Where, for illustrative purposes only, a Home Office circular regulates e.g. the use of listening devices and aural and visual procedures, the standards set by that document may be the same as those under a Stature (say RIPA or, previously, IOCA) but that Home Office circular does not mean by following its guidance it makes any acts or omissions compliant with the statutory provisions; conduct arising from following the circulars regulation, and not the statute, could be "wholly extra-statutory" and would probably contravene the European Convention on Human Rights - see Malone v Metropolitan Police Commissioner  Ch 344; cf Malone v United Kingdom (1984) 7 EHRR 14.
The above represents past history events and matters have or should have moved on since then. When RIPA was introduced it was made clear that "no" extra-statutory conduct or operations were possible arising out of that new legislation. That any acts outside of that may amount to contravention and be unlawful.
Having illustrated a simplistic model about "extra-statutory" activity by public authority and public bodies or their personnel to avoid giving advice, direction or guidance which would/could probably mean such acts may operate in parallel to the statutory provisions instead of being enshrined within them, the same principle of extra-statutory can apply across many other areas covered by other statutes, too.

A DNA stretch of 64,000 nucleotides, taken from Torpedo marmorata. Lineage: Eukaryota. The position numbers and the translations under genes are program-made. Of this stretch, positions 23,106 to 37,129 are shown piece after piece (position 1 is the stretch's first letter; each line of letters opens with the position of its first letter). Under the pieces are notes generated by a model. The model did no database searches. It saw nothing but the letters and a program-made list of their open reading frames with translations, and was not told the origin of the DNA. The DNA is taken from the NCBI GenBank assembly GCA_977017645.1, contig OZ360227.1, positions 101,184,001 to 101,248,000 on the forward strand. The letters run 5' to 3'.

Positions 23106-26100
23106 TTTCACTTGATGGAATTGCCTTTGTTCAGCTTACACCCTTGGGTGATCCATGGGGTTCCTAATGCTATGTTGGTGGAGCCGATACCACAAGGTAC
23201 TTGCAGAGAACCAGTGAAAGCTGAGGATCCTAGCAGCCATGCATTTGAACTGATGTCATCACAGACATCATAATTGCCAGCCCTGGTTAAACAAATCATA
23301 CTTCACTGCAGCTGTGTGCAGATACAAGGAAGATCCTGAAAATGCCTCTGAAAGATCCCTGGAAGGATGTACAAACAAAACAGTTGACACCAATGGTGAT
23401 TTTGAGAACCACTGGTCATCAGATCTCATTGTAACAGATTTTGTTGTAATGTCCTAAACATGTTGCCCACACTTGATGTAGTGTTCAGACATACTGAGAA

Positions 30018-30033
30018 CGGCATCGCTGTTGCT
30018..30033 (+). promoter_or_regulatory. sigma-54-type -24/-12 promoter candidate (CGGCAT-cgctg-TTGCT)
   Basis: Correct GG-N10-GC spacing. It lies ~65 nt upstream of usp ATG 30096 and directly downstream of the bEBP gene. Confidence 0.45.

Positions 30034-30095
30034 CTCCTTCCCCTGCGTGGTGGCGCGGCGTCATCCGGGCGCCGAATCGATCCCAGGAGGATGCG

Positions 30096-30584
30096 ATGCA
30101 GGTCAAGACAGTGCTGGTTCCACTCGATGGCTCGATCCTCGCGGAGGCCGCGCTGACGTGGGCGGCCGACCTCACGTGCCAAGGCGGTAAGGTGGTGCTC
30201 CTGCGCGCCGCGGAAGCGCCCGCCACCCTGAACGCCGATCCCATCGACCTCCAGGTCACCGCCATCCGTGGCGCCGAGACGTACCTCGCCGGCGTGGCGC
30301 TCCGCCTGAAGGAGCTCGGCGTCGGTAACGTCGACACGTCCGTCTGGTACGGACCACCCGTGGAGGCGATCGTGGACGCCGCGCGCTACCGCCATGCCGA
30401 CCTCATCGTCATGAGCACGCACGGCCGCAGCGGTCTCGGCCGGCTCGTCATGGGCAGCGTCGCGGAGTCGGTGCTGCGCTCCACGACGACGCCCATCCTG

Advice, direction and guidance given to facilitate the transmission of sensitive and/or unlawfuly material over public systems to aid extraction and harvesting of data from device/s might probably be "wholly extra-statutory" conduct or operations. That is even where it is a one-off case. Where advice is given to do acts which appear to go against previously stated authority in dealing with certain types of materials, the expert/examiner should record all dealings with those acts that have been instructed.
I picked up on this whilst reading books and papers dealing with judicial review of administrative action, Blackstones Criminal Practice, Archbold, telecommunications law and practice and the laws of the internet etc etc. I also noted that ACPO Guidelines and other provisions in public sector procurement documents appear not to cover any examiner/expert who enters into extra-statutory acts.
These are only my observations based upon what I read, which may assist other examiners/experts. I am not giving legal advice and I do hold out to be a lawyer. It could be from what I have read that my observations may be wrong and therefore it is always recommended to seek legal advice about instructions given or past instructions acted upon, under the belief those instructing were authorised to give such directions to do such acts in the first place.
International Conference for Communications Interception 2010